Anyways, as for directions for playing piano, I understand what you mean, it's hard to know what to do next. I recommend that you read at least sections I and II of chapter 1 in the Fundamentals of Piano Practice so you get an idea of how to practice. You can ofc watch a few (maybe 5 or something) of Andrew's How to Learn Piano videos. Ofc it depends on how much time you have. Well, feel free to ask about things whenever you are in doubt.

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Re: Major/Minor Scales

Post by ichris87 on Sat Feb 12, 2011 5:43 pm

I skipped some homeworks Razz
I think for this moment I will stop by 23 and try to refresh it by watching Piano lessons because I find some similarities between both lessons. I've been copying down most of the important notes from the very beginning videos, there is another question that I was thinking is that,
when reading sheets, we only read by intervals? because in the vid Andrew said that to read fast we must read by intervals. Hmm.. I confuse abt the reading Keys and Intervals method.

Yeah... gradually I find that it is important to read the Fundamentals of Piano Practice, at the beginning when I was first recommended to read that I was like.. Oh.. full of words. Till few days ago I simply looked up the index and pressed one of the topic, its far better than I first thought.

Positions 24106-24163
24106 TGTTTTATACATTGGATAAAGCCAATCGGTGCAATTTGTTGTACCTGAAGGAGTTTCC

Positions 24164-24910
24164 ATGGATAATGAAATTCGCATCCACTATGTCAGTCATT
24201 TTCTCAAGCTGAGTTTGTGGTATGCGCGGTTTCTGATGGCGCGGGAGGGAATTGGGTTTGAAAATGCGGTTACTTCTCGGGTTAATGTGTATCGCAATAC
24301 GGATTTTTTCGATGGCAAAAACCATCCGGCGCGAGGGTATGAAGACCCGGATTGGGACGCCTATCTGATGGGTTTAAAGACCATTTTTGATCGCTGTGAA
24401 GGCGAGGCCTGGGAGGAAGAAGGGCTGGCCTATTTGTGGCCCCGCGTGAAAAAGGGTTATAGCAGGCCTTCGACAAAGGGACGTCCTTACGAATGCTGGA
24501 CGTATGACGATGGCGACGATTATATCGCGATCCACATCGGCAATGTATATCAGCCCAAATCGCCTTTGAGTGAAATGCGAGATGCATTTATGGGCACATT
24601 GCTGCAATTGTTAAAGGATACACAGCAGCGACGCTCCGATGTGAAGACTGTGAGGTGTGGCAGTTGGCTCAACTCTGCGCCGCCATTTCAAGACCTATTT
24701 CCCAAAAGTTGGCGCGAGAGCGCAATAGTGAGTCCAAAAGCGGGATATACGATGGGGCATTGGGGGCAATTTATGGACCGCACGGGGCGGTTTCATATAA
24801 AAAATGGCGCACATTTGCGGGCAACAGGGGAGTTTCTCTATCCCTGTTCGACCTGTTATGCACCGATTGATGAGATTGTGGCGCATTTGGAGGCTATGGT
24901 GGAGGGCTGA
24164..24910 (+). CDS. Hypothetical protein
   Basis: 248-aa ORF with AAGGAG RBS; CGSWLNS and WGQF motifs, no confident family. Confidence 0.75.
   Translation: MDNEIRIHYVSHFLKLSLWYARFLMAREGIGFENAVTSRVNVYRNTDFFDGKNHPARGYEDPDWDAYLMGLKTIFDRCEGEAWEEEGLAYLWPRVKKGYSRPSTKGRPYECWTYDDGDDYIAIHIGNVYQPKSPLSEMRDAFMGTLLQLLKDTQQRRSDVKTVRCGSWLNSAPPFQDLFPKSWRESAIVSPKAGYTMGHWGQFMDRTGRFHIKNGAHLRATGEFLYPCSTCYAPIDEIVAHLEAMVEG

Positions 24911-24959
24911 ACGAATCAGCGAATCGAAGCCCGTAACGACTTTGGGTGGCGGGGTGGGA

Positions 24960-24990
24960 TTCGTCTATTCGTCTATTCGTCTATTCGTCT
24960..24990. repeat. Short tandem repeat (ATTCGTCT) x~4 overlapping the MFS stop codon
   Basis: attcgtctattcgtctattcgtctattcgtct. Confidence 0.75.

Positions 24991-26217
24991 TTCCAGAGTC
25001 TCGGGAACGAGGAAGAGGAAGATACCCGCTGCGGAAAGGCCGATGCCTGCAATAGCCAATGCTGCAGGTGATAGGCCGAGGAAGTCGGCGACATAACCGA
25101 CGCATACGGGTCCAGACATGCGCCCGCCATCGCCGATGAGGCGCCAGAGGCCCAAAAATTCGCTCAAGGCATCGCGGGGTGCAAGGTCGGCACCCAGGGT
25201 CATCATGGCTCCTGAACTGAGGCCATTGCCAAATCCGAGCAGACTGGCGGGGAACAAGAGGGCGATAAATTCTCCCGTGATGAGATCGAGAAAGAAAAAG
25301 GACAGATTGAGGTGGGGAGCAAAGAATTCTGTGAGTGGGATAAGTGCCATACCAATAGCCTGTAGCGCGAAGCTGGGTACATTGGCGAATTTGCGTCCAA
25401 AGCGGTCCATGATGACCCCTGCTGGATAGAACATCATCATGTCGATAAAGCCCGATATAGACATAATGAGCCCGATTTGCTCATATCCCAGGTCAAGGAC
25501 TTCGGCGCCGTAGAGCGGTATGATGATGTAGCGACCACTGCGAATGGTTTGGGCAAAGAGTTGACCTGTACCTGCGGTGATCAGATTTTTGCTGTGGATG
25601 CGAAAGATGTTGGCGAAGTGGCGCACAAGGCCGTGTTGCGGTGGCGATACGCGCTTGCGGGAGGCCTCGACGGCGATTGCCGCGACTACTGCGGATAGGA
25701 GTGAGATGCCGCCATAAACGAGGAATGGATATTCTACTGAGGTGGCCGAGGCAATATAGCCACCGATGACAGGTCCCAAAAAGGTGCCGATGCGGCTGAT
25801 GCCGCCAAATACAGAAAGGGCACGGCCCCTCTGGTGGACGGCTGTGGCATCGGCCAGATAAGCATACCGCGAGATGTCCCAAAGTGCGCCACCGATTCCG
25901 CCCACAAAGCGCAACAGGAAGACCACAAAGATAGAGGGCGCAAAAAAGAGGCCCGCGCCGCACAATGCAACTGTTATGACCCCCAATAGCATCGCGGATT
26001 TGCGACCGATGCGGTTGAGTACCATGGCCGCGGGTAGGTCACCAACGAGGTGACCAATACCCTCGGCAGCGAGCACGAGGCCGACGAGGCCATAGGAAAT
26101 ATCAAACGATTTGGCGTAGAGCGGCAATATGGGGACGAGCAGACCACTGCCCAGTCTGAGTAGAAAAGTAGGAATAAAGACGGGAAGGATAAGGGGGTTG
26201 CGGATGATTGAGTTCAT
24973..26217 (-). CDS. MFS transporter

In this case, I think I will start off by reading it by now until I get better ideas about the directions.

Thanks a lot, Rickard.
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Re: Major/Minor Scales

Post by Rickard on Sat Feb 12, 2011 6:21 pm

Well, I mostly use the find key method rather than figuring out the intervals. I think reading intervals might be faster but I suppose it's good to become good at both. Anyways, I'm not a great sight reader Razz

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Re: Major/Minor Scales

Post by ichris87 on Mon Feb 14, 2011 5:19 pm

hmm.. Im currently at about pg100
but feel like that is more for people who ady know how to play piano Sad
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Re: Major/Minor Scales

Post by Rickard on Mon Feb 14, 2011 6:05 pm

You will find it useful once you start playing the piano. Don't worry about if it sounds complicated right now.

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Re: Major/Minor Scales

Post by ichris87 on Mon Feb 14, 2011 6:06 pm

Hmm.. Okay
But what normally people should ady know if they are at Grade 1?
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Re: Major/Minor Scales

Post by VictorCS on Mon Feb 14, 2011 9:10 pm

At grade 1 you should start with learning theory? It doesnt matter where you start, but I guess, chords, chord progression, scales, how to read a sheet are a good start. You've already watched alot of Andrews videos, and they explain what you need to get started. And maybe what makes different genres different. Reading about how music is built, that way you'll have more understanding of how music works.

You'll be less confused when you get your piano. One thing is to read, another thing is to make it work in the real world.

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Re: Major/Minor Scales

Post by ichris87 on Tue Feb 15, 2011 4:34 am

Hmm.. Okay
Thanks Smile